Oh yes there was.Daxx said:Interesting but as with much media, there is insufficient information in the article to establish the base of the (any) argument. Assuming for a moment the implied competence ascertation is correct; I wonder who the BBC thinks should conduct investigations on operations?
Whilst the KM has a wide range of likely looking tasks, the actual policing within the Armed Forces is done by KMOO, the Military Police Service My experience when in liaison with them from Belgium was that the Military Police branch guys got kicked into MOO and were likely to stay there for their whole service. They did very little investigative work - this was handled by the regular police as if the soldier were a citizen. So, in terms of investigations such as now handled by SIB, no real improvement. The opinion we see here (which together with HMIC 1 and HMIC 2 is all this old Branch bloke has to go on), is that the Branch is broken and needs fixing. Mere replacement by another (unknown?) body is not the answer; I appreciate that is the way the government does things now. The developments since my days have been many but may be summed up as the emplacement of more officers in more posts drawn from the OR element as well as the usual suspects. It is not for me to suggest why these procedures have made such a mess of what was something that was fit for purpose despite allegations of having been a hard drinking culture with blokes in flares and dodgy taches. Even with some hard thinking and consultations of old colleagues, I cannot remember a climate then of so many adverse comments as we have of the modern establishment with their slimline tonics and jogging.pandaplodder said:Only way forward is to take the RMP out of the Army in much the same way as KMar in the Netherlands.
I don't know about anyone with any grudges, I left the Branch on good terms and I still have friends serving.Suffice to say, the main point of the reply is to say: Lap it up suckers, must be all true - after all the man on 'da radio said so. Baaa.
Not just six years. Although NI was very small beer in comparison, it did have it's moments. After Internment we had investigators trapped in inf locations for three days before we could extract them. In two of these, they picked up a spare SLR and joined in the defence.**** said:Regarding Western's points, I couldn't disagree more. The SIB has uniquely met the challenges of investigating crime in an operational environment in the last six years.
What's this 'smoother start'? The investigative side - which is all that a Met CID person could contribute - the Branch goes back to 1939 and before. That is a long start-up period isn't it?The only resource/expertise that has been lacking is manpower. Of course if we could have borrowed a couple of Chief Inspectors from the Met Murder Squad we might have had a smoother start, though I doubt it.
But at least the existing investigators would have had an opportunity to have received training in warlike conditions and the excuse of environment would not have been so readily available. How many inf blokes say from within a FOB "oh this is frustrating/difficult/scary"?The environments SIB was operating in would have been alien to them as well and they would have suffered the same frustrations of getting to scenes, following through on enquiries etc.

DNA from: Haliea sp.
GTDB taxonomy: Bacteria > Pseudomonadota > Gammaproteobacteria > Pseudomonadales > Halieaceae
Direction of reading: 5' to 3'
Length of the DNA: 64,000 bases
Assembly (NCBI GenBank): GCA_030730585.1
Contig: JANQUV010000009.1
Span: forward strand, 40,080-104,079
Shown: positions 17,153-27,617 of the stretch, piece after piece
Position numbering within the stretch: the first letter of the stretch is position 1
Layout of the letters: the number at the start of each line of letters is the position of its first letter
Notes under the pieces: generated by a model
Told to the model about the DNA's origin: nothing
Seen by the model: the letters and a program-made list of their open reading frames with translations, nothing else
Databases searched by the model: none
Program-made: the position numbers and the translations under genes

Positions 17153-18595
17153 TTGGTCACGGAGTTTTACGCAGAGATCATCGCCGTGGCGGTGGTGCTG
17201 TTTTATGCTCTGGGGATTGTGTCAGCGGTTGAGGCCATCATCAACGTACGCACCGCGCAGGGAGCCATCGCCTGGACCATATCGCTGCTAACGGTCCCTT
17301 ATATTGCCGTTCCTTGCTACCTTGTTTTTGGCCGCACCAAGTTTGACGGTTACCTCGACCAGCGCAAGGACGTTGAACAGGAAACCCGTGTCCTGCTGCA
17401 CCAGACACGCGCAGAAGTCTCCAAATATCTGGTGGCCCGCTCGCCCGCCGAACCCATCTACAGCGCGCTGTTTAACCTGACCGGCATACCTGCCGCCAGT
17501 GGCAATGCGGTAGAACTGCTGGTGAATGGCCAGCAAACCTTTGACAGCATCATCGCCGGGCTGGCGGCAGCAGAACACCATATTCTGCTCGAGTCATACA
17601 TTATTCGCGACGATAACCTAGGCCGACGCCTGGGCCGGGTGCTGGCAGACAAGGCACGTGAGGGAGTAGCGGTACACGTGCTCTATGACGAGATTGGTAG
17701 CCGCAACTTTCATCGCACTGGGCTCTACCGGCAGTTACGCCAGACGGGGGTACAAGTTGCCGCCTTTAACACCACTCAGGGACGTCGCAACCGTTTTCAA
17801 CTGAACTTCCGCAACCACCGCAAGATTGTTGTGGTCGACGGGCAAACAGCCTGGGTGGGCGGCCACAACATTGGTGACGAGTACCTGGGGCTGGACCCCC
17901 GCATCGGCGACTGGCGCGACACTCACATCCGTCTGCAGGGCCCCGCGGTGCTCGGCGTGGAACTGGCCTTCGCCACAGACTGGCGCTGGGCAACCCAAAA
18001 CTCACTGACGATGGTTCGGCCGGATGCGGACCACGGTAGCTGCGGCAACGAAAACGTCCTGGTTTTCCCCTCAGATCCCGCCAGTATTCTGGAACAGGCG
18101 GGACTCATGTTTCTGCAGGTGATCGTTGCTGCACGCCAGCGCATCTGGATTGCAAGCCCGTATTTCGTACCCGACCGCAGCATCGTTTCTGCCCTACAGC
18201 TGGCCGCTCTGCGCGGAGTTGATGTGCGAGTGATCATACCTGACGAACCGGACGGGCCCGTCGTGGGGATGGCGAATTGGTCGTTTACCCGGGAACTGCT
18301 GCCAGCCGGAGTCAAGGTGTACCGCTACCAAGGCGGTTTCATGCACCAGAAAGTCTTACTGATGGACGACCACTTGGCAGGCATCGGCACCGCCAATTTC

All the more reason therefore to have expected them to be adapted to the environmental/access etc conditions and done better than they seem to have done.Importantly and contrary to popular belief the SIB does have experience of investigating serious crime including murder â BFG, Kosovo, Bosnia, Cyprus, Falklands, GW 1 etc. The organisation has not just been investigating GBH for the last 60 years or so.
Easy to say - rather ther is no other agency - full stop We have no way empirically to measure what any other agency might do. But - were there not some RAFP made available? Did they deploy as investigators and how many jobs of theirs attracted adverse or worse comment?There is no other agency in the UK who could have achieved what SIB has achieved.
HMIC 1 and HMIC 2 gave just the same opportunity of mistake correction and re-org improvement but those opportunities seem to have been overblown and disappointing respectively.Of course there have been mistakes but most importantly the organisation has learnt from them and moved on. This should be the cornerstone of any organisation and self criticism is an important part of learning and making sure mistakes are not repeated.
Someone should have recognised that the sandy places were not going to be a walk in the park. Someone should have recognised that especial attention was critical in re selecting those going there so that known fcuk-uppers were kept away.It could be argued that the UK and the USA military were not fit for purpose in fighting the wars in Iraq and Afghanistan if you listen to one sided media coverage. However, as can be seen in Iraq lessons were learnt and we move slowly and painfully to a more stable environment. Additional resources are now being thrown at Afghanistan.
The operational tempo issue is key. Unless you have worked in the environment you will not understand. Quite clearly it will not always be possible to conduct investigations of serious crimes in a hostile and dangerous environment in the same way as you would in the UK. This does not stop the SIB from trying. There is a danger that one or two fcuk ups are used to suggest, as is happening in this forum, that the entire organisation is unfit for purpose and the 99% of jobs that have been investigated fully, properly and professionally are simply forgotten about.
Glad you could join us Brigadier. Shame about Radio 4 though. Get thee to the Media Studio for some practice methinks.I for one am immensely proud of the work the lads and lasses have achieved.